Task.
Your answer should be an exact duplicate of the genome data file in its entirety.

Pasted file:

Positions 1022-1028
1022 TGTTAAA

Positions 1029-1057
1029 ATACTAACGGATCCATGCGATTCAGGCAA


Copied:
Positions 1022-1028
1022 TGTTAAA

Positions 1029-1057
1029 ATACTAACGGATCCATGCGATTCAGGCAA